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Culture Matters: Going Beyond Language to Create Effective E-Learning

Wednesday, January 31, 2024
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Globally, there are more than 7,000 languages spoken today, with many more regional variants.

To achieve successful learning outcomes for international audiences, it’s usually best to present learning content in the learner’s native language and in the context of their own culture.

However, word-to-word translation of the text is often insufficient to convey the meaning of your content. In fact, it can sometimes result in confusing or even offensive messages.

Localization goes beyond translation to ensure your content successfully resonates with the target audience. This includes adapting the text, graphics, video elements, and interactions to align with the local culture.

It can be difficult to build training content that achieves the same outcomes and conveys the same depth of meaning across all languages, as many words and phrases do not translate directly. For example, idioms and colloquialisms like ballpark or piece of cake must be rewritten in the localization process to avoid confusion and ensure you’re conveying the intended meaning. Best practice is to avoid using such words and phrases in the first place for content that will be translated into other languages.

Ensuring the design still speaks to the learner is also important. Localization-friendly design practices help ensure the content resonates and that learners can absorb, retain, and apply the content as intended. It also prevents the long and costly revision process that often occurs when localization is an afterthought.


Learner Preferences Differ Culturally

Even when our text is translated perfectly, and our images, color palettes, and multimedia are culturally aligned, we can still miss the mark if the behaviors we’re asking of our learners fall too far outside their cultural norm.

For example, in the US, learners are used to interactive and self-guided learning where they incorporate their own knowledge and opinions and take charge of their experience. In other cultures, the teacher is highly revered, and students are not accustomed to voicing their own opinions or raising challenging questions. Expecting these students to behave differently can create confusing and uncomfortable situations.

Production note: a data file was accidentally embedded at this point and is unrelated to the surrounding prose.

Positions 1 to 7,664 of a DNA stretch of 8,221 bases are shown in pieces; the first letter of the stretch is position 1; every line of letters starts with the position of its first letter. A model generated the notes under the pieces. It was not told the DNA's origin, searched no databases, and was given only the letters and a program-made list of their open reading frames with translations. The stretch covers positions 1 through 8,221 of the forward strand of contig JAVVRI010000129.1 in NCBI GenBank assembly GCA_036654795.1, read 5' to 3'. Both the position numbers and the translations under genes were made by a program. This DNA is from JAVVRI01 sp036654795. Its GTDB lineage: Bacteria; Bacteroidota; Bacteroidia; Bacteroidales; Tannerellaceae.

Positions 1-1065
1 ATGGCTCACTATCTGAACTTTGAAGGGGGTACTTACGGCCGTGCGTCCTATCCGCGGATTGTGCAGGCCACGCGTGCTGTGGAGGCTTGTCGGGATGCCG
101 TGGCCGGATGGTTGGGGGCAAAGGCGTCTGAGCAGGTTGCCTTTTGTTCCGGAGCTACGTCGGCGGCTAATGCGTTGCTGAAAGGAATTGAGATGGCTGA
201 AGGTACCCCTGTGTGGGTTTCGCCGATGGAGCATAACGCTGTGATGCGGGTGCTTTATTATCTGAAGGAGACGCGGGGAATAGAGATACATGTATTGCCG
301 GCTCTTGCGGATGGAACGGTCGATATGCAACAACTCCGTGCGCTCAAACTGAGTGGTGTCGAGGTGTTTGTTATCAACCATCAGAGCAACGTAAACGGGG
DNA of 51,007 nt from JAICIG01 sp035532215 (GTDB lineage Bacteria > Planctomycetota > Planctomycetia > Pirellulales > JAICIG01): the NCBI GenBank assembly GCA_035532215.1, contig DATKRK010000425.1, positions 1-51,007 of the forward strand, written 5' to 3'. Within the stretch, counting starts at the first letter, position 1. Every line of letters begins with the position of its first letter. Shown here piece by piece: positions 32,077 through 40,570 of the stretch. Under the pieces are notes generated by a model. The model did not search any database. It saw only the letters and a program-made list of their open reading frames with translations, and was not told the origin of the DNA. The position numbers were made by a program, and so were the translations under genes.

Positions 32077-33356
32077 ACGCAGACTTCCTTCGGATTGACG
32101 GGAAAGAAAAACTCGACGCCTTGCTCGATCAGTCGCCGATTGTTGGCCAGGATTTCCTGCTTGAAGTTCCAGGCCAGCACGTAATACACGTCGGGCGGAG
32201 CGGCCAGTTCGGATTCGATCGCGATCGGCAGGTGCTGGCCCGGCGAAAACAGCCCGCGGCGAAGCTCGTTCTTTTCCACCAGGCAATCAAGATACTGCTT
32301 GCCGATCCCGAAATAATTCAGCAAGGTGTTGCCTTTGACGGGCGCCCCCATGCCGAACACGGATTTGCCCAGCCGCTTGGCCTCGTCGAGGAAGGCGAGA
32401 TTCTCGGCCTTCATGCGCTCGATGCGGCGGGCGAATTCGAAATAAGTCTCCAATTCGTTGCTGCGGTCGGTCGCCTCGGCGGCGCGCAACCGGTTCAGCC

So, making your training right for everyone, everywhere, may not always be a simple or straightforward process.

When developing learning content for international audiences, localization is a must. It is essential to achieve business-critical learning outcomes, build credibility in your company, and give your learners a sense of belonging and importance.


Some types of content, like DEI or leadership training, benefit from the expertise of in-market instructional designers who understand the cultural nuances of the subject matter.

In one approach, called Concurrent Authoring, instructional designers and developers native to each target market simultaneously create courses using the same source content. This not only results in content highly tailored to the culture in which it’s being delivered, but it can also dramatically reduce the challenges often associated with localizing learning content from English into other languages.

This approach also has the advantage of both speed and authenticity. It uses in-country experts to ensure that the content matches both the linguistic and cultural needs of the specific learners. And it’s an ideal approach when your content is important and culturally sensitive, and when you need to manage delivery times against tight schedules.

The diversity of humanity is fascinating and enriching. But it means that for e-learning, one size doesn’t fit all.

Taking time to localize your content to suit different markets and audiences is vital to connect with and engage your diverse, international learners and achieve better learning outcomes.

About the Author

Rachel Cary is an e-learning consultant, specialized in helping companies deliver culturally relevant learning content to global audiences. She has a background in neuroscience and marketing and over 10 years' experience in L&D, where she designed courses for audiences, including corporate leaders, college students, senior citizens, and ESL learners. From this work, Rachel learned the nuances and the value of learner-centered design, which she now applies on a global scale that spans languages and cultures.

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nice read
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